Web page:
My 9-year-old was fascinated with the weird blue blocks in one of the two building areas. I think she could’ve stayed there all day. I got sucked into creating a tower with the Kapla blocks in the other building zone. They’re only flat planks, and the fact that they’re skinny makes them tricky to stack. I wasn’t the only one – I saw more adults “playing” here than any other part of the museum. Maybe the appeal is that Kapla blocks were so different from what we had as kids. Maybe it’s the elaborate diagrams on the wall showing the amazing, possible configurations. Who knows? But I definitely lost track of time there.

Another unique feature at EdVenture is a huge pile of tires for “risky play.” Yes, a pile of tires, as in from automobiles. It might sound strange, but I’ve read about this concept, and it was really cool to see it put into practice. The exhibit description reads, “Risk taking play: Children extend their abilities through ‘risky’ play and learn to master challenging environments. They generally know how fast they can go without hurting themselves and need chances to practice risk assessment and setting their own boundaries.” The concept was illustrated as my oldest easily leapt the top of the pile, and my middle child reached the summit slowly with concentration. Meanwhile, my youngest did pretty well, but she couldn’t quite make the pinnacle. (Big sister offered a hand.)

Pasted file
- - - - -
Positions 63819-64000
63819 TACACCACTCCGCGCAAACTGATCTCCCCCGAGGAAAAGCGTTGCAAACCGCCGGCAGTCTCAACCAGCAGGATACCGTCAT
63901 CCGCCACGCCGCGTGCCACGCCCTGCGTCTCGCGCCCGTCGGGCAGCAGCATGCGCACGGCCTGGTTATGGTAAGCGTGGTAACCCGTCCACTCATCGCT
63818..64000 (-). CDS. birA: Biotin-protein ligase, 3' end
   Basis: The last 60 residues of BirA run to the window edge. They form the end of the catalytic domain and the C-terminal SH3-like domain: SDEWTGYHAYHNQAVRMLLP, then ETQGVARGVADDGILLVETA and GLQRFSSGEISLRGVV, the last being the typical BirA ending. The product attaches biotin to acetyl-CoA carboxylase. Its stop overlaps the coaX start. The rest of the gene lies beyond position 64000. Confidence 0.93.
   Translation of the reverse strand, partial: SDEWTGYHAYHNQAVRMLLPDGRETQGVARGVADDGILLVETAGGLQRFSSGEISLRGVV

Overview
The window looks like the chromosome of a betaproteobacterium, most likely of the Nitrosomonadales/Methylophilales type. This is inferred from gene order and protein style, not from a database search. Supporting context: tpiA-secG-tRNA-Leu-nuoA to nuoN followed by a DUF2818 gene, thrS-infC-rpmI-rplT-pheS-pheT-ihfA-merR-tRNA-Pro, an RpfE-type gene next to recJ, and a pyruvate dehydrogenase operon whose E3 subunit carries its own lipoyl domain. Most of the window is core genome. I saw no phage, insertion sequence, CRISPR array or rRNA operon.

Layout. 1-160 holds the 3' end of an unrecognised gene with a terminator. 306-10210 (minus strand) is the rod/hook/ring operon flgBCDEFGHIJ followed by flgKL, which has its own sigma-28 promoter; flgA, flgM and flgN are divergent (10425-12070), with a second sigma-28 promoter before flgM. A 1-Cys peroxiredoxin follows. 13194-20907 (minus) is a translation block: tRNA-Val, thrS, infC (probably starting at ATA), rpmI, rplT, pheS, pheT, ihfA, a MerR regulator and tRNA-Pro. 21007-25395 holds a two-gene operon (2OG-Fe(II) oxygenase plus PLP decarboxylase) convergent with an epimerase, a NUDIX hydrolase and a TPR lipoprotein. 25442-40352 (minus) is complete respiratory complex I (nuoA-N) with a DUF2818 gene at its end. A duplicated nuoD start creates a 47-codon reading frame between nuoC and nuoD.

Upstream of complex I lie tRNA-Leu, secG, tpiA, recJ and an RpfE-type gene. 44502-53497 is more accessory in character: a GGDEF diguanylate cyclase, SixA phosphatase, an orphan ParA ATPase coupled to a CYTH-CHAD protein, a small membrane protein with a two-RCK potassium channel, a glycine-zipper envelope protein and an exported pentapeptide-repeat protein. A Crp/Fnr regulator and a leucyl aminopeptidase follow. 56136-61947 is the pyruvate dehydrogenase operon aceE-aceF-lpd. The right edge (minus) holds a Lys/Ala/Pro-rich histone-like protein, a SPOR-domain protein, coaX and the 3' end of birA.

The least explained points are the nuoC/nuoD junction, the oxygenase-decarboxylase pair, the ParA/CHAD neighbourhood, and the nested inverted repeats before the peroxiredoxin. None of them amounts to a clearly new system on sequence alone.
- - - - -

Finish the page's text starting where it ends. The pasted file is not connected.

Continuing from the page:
The new traveling exhibit, “Timbuktu,” had not yet been unveiled on our visit. The concept is a hands-on, educational journey through Africa, traveling through different geographical regions, like a bridge through the treetops of the rainforest. Kids absorb culture, like dressing up and learning some moves in the dance exhibit. A green screen allows the children to see themselves dancing alongside African people. Other features include a fiberglass kneeling camel and sand table with moldable sand. The kids progress through coastal cities to the mountain rainforests to the Savanna grasslands. Finally, visitors reach the ancient city of Timbuktu, where the Sahara Desert meets the Niger River. A wood and iron gate that symbolize the architecture of the ancient city, and through the gates “the, tall pyramidal structure of the University of Timbuktu awaits exploration,” said Tae Moreland-Nickens, special events coordinator of EdVenture.